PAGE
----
A significant winter storm will be impacting all of Iowa Friday and Friday night. Winter storm warnings and winter weather advisories are up for all counties in the state through early Saturday morning. Scattered snow showers will move in during the morning Friday from the northwest and spread to the southeast. Snow looks to be widespread during the afternoon and evening hours Friday. Due to higher temperatures, a rain/snow mix is anticipated for the far western part of the state during the afternoon. For everyone else, this will be an all-snow event. Snow showers will become less numerous late Friday night and all snow is expected to exit southeastern Iowa by mid-morning Saturday.
The Quad-City area will be on the eastern edge of a winter storm that is expected to dump as…
While there continues to be uncertainty in how long the heaviest snow will last, it’s looking increasingly likely that portions of the state could see 8 to 10 inches. This is most likely to occur along a line stretching from Estherville, Iowa in the north to Corydon, Iowa in the south. West and east of this line, snow totals will gradually get smaller. The forecast snow total for Sioux City, is 3 to 5 inches. For Mason City, the snow total should range from 4 to 8 inches. Waterloo is looking at 3 to 7 inches of snow. Muscatine will likely see 2 to 5 inches. Meanwhile, the Quad Cities is expected to see one the lower snow totals in the state, but will still end up with 1 to 4 inches.
During the afternoon and evening Friday, snow will be heavy at times. With temperatures below freezing except for the far western portion of Iowa, snow will be able to accumulate quickly. Winds will also be gusting 25 to 30 mph. The combination of falling and blowing snow will greatly reduce visibility. All of this will lead to hazardous road conditions. Travel should be avoided during the afternoon and evening hours. If you must venture out, give yourself plenty of extra time to reach your destination. Drive below the speed limit and expect to encounter snow covered roads.
While the heaviest snow will be behind us after midnight and winds will be coming down, travel will still not be easy across the state through at least Saturday morning. Breezy conditions will continue to blow the snow that’s already fallen around. As is usual with winter storms, it will take snow plows time to clear the roads. Major highways and interstates will likely be in good shape after the early morning hours Saturday, but secondary roads may not get plowed until the afternoon, especially in locations with the higher snow totals.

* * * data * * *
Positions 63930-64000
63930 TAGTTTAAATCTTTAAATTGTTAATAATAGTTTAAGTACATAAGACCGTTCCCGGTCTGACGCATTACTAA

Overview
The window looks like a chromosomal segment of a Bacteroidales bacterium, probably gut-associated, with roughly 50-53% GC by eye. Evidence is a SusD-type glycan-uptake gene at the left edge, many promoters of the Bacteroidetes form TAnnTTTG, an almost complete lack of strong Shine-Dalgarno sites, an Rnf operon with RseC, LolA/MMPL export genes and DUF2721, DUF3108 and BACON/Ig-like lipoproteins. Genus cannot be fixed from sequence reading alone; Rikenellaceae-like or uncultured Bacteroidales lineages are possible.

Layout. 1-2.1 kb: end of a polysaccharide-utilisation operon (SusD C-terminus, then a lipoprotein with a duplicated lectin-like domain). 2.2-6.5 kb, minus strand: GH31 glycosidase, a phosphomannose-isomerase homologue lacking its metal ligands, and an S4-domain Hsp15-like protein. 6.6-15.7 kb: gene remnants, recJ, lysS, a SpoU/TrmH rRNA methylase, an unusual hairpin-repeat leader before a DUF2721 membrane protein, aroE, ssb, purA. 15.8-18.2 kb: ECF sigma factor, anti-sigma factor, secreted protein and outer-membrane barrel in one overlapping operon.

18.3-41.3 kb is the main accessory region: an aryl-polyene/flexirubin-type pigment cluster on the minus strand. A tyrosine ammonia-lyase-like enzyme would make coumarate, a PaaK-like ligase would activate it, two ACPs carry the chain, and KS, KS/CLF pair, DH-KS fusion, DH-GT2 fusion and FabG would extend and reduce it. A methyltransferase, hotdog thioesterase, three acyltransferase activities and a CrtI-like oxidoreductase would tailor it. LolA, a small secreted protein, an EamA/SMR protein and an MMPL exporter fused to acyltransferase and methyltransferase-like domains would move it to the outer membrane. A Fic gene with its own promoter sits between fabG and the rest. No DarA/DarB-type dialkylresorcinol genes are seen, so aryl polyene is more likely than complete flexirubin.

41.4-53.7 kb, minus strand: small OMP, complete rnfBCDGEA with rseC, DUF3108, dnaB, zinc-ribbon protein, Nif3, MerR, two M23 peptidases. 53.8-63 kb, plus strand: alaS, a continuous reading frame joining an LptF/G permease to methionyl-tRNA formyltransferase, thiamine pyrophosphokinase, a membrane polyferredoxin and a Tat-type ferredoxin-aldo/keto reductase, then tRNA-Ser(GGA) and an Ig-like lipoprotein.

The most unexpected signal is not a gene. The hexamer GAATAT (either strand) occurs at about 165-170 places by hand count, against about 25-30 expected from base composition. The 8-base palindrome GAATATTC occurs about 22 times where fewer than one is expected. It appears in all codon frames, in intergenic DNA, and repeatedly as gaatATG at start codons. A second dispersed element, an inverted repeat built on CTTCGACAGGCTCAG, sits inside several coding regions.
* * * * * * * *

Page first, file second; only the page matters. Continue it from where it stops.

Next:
Along with the snow, expect temperatures to drop. While high temperatures Friday will range from the mid 30s to upper 20s across most of the state, low temperatures Friday night will be in the upper single digits and teens. Factor in the breezy conditions and “feels like” temperatures will be around zero degrees in many locations early Saturday morning. High temperatures Saturday will generally be in the upper teens and low 20s, but wind chills will likely not climb out of the single digits. Winds will be light Saturday night, but low temperatures will still reach around zero degrees for many.
What to do after a winter storm
What to do after a winter storm
Monitor the weather closely
Avoid walking or driving on ice and snow
Check on animals and people who require special assistance
Let your loved ones know you’re safe
Conserve food and water
If you’re stranded in a car, wait for the storm to pass completely
Find the nearest shelter
Dress for the weather
Shovel snow carefully
Watch for signs of frostbite and hypothermia
Use flashlights rather than candles
Check for downed power lines near your home
Look for broken windows
Call a plumber to inspect your pipes
Look for ceiling leaks
Check nearby trees for broken limbs
Avoid using alternate sources for electricity, heating, or cooking that can cause carbon monoxide poisoning
Pay attention to your emotional recovery
Matt Holiner covers weather and climate across the Midwest. Matt has eight years of professional meteorology experience and has forecast every type of weather for cities across the country. He holds the National Weather Association's Seal of Approval.